About Sickle Cell Disease

What is Sickle Cell Disease?

Sickle Cell Disease is a rare, genetic blood disorder that primarily affects Black individuals. 

Sickle Cell Disease is inherited when a child receives two sickle cell genes—one from each parent. A person with Sickle Cell Disease is born with it; people cannot catch Sickle Cell Disease from being around a person who has it.

Healthy red blood cells are round, and they move through small blood vessels to carry oxygen to all parts of the body. In someone who has Sickle Cell Disease, the red blood cells become hard and sticky and look like a C-shaped farm tool called a “sickle.”

The sickle cells die early, which causes a constant shortage of red blood cells. Also, when they travel through small blood vessels, they get stuck and clog the blood flow. This can cause pain and other serious problems such infection, acute chest syndrome, lung problems, severe pain, and stroke.

Facts About Sickle Cell Disease

  • An estimated 100,000 Americans are living with Sickle Cell Disease.1
  • The majority of Sickle Cell Disease patients are Black, and an estimated 1 in 365 Black newborns will have Sickle Cell Disease.2
  • Sickle Cell Disease occurs among about 1 out of every 16,300 Hispanic-American births.3
  • The CDC has noted that “People with Sickle Cell Disease have less access to comprehensive team care than people with genetic disorders such as hemophilia and cystic fibrosis.”4
  • People with Sickle Cell Disease start to have signs of the disease during the first year of life, usually around 5 months of age. Symptoms and complications of Sickle Cell Disease are different for each person and can range from mild to severe.5
  • People with Sickle Cell Disease can experience different complications, but some of the common ones are very serious and all can be disruptive to an individual’s life.6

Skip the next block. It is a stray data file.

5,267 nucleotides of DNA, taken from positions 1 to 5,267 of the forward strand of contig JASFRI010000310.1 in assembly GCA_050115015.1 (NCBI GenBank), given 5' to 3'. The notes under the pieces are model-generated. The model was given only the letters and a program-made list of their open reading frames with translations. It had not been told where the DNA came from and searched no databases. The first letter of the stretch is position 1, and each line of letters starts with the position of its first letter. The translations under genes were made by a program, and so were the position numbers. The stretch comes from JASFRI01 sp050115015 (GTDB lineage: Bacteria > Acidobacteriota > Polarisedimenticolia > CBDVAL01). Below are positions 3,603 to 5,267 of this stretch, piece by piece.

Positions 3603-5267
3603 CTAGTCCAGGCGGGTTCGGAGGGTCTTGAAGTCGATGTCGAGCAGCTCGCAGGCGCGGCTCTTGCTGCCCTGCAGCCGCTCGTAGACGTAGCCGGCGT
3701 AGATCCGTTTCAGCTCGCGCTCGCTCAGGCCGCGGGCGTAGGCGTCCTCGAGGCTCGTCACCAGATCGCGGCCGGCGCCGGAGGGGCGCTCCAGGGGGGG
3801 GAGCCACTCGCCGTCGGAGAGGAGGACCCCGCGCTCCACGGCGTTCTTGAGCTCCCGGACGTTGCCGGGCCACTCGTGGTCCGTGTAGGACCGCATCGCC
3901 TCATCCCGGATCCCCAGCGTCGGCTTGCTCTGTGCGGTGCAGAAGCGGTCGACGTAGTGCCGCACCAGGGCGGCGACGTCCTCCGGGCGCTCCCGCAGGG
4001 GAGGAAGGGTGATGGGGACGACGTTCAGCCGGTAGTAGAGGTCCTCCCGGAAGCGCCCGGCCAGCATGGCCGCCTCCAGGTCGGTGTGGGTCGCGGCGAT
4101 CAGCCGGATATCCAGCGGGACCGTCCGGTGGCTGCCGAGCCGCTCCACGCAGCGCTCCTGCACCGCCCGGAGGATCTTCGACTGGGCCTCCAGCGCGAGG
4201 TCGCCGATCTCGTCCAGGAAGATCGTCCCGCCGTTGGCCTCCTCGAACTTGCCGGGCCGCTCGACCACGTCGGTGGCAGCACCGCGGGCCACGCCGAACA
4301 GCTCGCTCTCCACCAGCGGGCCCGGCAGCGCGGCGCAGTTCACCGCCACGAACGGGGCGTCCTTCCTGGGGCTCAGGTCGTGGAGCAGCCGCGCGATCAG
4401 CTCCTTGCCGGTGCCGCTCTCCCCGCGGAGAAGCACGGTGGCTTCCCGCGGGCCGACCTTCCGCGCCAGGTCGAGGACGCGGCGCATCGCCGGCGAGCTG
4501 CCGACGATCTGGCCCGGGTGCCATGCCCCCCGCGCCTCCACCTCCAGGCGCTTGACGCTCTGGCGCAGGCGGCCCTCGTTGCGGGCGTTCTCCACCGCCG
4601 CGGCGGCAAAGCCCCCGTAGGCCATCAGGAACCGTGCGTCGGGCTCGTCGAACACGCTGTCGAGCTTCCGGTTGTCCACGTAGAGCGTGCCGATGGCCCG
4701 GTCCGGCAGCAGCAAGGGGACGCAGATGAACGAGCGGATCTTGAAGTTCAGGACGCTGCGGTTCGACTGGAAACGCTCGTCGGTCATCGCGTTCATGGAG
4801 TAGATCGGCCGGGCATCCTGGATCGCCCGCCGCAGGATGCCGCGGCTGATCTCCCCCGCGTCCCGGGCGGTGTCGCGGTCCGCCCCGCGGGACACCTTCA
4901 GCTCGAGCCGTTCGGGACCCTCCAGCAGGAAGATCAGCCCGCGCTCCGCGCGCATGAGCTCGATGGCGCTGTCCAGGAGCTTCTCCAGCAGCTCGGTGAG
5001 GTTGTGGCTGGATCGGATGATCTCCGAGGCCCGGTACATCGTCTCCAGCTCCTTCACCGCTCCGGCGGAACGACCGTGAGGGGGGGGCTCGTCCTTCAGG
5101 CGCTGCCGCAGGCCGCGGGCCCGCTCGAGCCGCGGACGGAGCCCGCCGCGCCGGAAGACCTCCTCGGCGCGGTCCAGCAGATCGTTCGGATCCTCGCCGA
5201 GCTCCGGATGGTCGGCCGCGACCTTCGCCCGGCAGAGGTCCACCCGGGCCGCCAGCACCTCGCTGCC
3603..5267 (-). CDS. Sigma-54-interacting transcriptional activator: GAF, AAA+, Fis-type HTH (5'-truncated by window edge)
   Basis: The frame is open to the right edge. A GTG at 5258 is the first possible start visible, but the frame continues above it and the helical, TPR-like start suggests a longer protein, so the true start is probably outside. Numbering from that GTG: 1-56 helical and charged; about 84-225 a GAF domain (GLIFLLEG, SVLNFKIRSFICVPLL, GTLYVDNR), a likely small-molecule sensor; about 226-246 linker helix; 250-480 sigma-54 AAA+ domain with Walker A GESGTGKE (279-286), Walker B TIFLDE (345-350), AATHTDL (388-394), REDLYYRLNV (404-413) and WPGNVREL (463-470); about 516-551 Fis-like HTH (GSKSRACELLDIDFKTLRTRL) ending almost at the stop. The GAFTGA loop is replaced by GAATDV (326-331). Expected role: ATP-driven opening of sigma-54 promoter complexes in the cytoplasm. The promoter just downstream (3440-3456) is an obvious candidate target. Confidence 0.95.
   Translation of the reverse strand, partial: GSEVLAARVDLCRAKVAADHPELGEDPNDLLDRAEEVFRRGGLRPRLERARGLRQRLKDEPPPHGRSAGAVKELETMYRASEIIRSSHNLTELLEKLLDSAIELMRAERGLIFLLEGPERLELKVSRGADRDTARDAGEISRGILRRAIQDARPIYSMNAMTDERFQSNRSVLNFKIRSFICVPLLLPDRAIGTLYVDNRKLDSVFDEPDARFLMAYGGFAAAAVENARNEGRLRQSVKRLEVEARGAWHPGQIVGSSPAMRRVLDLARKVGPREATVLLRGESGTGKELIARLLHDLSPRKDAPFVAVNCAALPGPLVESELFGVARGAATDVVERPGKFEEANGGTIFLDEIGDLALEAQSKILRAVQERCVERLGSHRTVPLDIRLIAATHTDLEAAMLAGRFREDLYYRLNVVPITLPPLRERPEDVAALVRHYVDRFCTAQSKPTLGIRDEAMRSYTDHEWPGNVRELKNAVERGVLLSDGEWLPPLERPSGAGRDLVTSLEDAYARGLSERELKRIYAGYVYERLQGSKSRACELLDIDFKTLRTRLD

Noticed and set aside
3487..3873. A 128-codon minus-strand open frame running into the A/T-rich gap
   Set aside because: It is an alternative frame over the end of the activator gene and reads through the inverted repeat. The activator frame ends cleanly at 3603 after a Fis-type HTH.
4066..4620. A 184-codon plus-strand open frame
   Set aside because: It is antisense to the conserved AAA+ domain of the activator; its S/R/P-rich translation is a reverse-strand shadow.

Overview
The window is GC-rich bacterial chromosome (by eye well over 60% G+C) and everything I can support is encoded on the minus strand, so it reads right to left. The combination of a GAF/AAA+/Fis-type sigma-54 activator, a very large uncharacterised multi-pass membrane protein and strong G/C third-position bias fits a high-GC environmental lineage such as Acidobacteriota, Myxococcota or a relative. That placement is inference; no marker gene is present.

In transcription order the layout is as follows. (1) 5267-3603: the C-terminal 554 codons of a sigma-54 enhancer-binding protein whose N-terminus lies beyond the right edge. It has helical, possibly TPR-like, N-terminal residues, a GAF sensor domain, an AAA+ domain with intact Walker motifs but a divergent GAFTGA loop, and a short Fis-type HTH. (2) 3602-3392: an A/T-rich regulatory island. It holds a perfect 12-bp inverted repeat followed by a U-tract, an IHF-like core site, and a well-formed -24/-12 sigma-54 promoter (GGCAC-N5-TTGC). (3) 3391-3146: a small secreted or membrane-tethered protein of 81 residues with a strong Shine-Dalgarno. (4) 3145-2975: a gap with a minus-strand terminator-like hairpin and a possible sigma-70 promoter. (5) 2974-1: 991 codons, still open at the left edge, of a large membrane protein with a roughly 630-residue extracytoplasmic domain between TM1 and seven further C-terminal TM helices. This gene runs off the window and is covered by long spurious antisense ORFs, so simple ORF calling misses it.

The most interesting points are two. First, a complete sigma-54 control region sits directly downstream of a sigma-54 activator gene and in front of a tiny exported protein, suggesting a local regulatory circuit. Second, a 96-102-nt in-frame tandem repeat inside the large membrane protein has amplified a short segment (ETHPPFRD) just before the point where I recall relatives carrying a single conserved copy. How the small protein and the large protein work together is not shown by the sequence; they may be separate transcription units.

• There is no single best treatment for all people with Sickle Cell Disease. Treatment options are different for each person depending on the symptoms.7
  • Currently, the only cure for Sickle Cell Disease is bone marrow or stem cell transplant. Bone marrow is a soft, fatty tissue inside the center of the bones where blood cells are made. A bone marrow or stem cell transplant is a procedure that takes healthy cells that form blood from one person—the donor—and puts them into someone whose bone marrow is not working properly. Bone marrow or stem cell transplants are very risky, and can have serious side effects, including death. Bone marrow or stem cell transplants are generally used only in cases of severe Sickle Cell Disease for children who have minimal organ damage from the disease.8
  • Research suggests that global prevalence of Sickle Cell Disease will have increased by over 25 percent by 2050.9

Resources & Publications

The National Heart, Lung, and Blood Institute

The National Heart Lung and Blood Institute has developed comprehensive, evidence-based guidelines for the diagnosis and management of Sickle Cell Disease. 

Centers for Disease Control and Prevention

Learn about the Centers for Disease Control and Prevention’s Sickle Cell Disease data collection efforts.

National Institutes of Health

The National Institutes of Health’s Sickle Cell Disease directory provides patients, caregivers, and healthcare professionals a list of ongoing clinical trials. 

Centers for Medicare and Medicaid Services​

The Centers for Medicare and Medicaid Services released a fact sheet that shows key facts on Medicaid beneficiaries with Sickle Cell Disease, including prevalence, demographics, healthcare utilization, and more. 

Centers for Disease Control and Prevention's Real Stories from People Living with Sickle Cell Disease

The Centers for Disease Control and Prevention provides real stories of patients living with Sickle Cell Disease. 

National Institute of Health's Today’s Faces of Sickle Cell Disease

The National Institutes of Health shares real stories of strength and perseverance. The stories will highlight people living with Sickle Cell Disease, their loved ones, clinicians, and the researchers whose work offers hope for a cure.